This brings about the depression of the hypothalamopituitary-adrenal axis function. If Cortisol is withdrawn suddenly, the axis cannot get revived immediately and patient may develop a crisis.
If Cortisol is withdrawn slowly and steadily (tapering dose), more time is provided for the regaining of the activity of the hypothalamopituitary-adrenal axis and the restoration of the endogenous secretion of Cortisol can start once again (Fig. 6.24).
Aminoglutethimide is a potent inhibitor of desmolase reaction and thereby decreases all adrenal steroid synthesis. This drug has been used to treat women with breast cancer. Ketoconazole an antifungal agent also inhibit several steps in biosynthesis of the hormones and thus effective in treating patients having excess of Cortisol secretion.
Function # 2. Adrenal Androgens:
Dehydroepiandrostenedione (DHEA) and androstenedione are weak androgens. In the peripheral tissues, they get converted to potent androgen, testosterone.
In female, the action of adrenal androgens will be:
i. Sustaining of normal pubic and axillary hair.
ii. In menopausal stage, estradiol of adrenal origin is important source of estrogen activity.
In normal male, the amount of testosterone secreted by the testis far exceeds the adrenal androgens and not much role to play by the adrenal androgens. If the adrenal androgen secretion becomes abnormally high especially in children, it can lead to precocious puberty.
Function # 3. Aldosterone:
As stated already, the most important mineralocorticoid is aldosterone, which is secreted by the zona glomerulosa.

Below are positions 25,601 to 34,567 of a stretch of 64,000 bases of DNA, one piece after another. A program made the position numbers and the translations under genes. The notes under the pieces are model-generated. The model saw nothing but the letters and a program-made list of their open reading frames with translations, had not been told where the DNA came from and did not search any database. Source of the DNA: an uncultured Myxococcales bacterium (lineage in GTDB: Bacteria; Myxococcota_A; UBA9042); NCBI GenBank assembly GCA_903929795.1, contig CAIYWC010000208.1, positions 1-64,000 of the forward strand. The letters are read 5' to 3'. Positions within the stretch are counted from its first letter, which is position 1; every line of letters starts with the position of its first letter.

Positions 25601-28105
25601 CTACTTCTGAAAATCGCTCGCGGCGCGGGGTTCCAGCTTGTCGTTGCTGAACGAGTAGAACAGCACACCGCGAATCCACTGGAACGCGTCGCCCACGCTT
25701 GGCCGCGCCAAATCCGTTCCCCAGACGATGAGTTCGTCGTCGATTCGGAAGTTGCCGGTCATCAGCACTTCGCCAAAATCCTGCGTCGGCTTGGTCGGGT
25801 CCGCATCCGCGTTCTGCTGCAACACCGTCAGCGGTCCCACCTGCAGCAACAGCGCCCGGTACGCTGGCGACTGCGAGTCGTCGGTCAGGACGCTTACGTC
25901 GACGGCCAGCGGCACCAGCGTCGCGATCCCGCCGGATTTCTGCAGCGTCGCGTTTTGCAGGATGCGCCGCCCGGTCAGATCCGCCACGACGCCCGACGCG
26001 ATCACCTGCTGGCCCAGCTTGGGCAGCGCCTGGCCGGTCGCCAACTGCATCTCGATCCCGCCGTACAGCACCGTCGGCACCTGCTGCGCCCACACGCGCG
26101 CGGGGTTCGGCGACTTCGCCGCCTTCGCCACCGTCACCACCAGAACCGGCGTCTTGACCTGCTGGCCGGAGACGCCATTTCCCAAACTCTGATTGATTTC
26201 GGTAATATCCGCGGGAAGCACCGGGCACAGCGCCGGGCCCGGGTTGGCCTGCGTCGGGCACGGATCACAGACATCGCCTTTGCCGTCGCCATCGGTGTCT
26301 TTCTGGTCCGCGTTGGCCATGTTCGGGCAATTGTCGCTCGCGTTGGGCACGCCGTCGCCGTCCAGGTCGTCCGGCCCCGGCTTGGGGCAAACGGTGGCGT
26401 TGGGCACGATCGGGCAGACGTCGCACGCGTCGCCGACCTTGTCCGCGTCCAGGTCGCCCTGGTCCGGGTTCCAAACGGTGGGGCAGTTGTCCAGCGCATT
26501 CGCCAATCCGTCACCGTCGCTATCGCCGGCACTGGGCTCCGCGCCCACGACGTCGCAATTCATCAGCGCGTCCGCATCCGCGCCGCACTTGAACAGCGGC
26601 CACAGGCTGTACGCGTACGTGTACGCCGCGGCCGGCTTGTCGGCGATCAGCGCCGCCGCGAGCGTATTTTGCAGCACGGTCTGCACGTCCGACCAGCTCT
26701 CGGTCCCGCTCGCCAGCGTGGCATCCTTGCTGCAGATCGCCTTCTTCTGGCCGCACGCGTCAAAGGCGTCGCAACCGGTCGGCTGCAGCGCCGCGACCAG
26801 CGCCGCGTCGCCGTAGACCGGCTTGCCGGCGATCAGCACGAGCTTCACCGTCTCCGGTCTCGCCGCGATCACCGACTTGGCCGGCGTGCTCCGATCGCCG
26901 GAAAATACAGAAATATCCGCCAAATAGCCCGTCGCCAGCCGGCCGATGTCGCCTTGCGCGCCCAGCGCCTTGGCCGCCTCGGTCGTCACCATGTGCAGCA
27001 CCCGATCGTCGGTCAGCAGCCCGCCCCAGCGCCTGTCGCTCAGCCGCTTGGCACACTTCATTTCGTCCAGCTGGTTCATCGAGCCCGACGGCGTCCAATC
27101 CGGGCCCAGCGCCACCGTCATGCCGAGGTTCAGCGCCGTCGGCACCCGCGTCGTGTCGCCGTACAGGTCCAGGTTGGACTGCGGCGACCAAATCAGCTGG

On the Kidney:
It acts on the distal convoluted tubule and increases the sodium reabsorption. In exchange for this, there will be increased secretion of either potassium or hydrogen ion. Sodium reabsorption will be coupled with chloride and water reabsorption as well. This will increase the extracellular fluid volume and hence blood volume.
On the epithelial cells of the kidney when aldosterone acts, it facilitates the Na+-K+ pumps activity at the basolateral surface and increases sodium movement from the cells into the interstititum and finally into the blood vessels.
Regulation of Secretion (Fig. 6.25):
a. Concentration of K+ and Na+ in circulation can act directly on the gland to alter the secretion. Of the two, the most potent is increase in the concentration of potassium. The normal plasma K+ level is low (5 mEq/L water) when compared to Na+ (150 mEq/L water). So, small alteration in K+ level will have a profound effect on the rate of secretion.
b. Angiotensin II: This is formed due to activity of renin-angiotensin system can directly act on the adrenals and enhance the secretion of the hormone.
c. Some of the other factors which can increase the secretion of aldosterone are anxiety, physical trauma and hemorrhage.
Cushing’s syndrome (Fig. 6.26) is due to hypersecretion of Cortisol. Hypersecretion could be because of problem in adrenal cortex (primary), anterior pituitary (secondary) or in hypothalamus (tertiary).
Addison’s disease is hyposecretion of all hormones of adrenal cortex.
Adrenogenital syndrome is due to hypersecretion of dehydroepiandrosterone. The features of a female suffering from adrenogenital syndrome have been shown in Fig. 6.27.
Virilism is due to deficiency of 21β hydroxylase enzyme which leads to lot of secretion of sex hormones from adrenal cortex. In boys, it leads to precocious sexual development and in female leads to pseudohermophroditism. In adult female, it leads to the development of adrenogenital syndrome.
Conn’s syndrome is due to primary hyperaldosteronism. Secondary hyperaldosteronism can be due to liver disease, stenosis of renal artery, etc. Whether it primary or secondary cause, there will be abnormal increase in the secretion of aldosterone.
Cushing’s syndrome (Increased Cortisol secretion):
i. Redistribution of fat—moon face, bufello hump, pendulous abdomen
ii. Thin extremities—protein catabolism
iii. Poor wound healing
iv. Muscular weakness
v. Personality changes
Features of Conn’s syndrome/hyperaldosteronism are: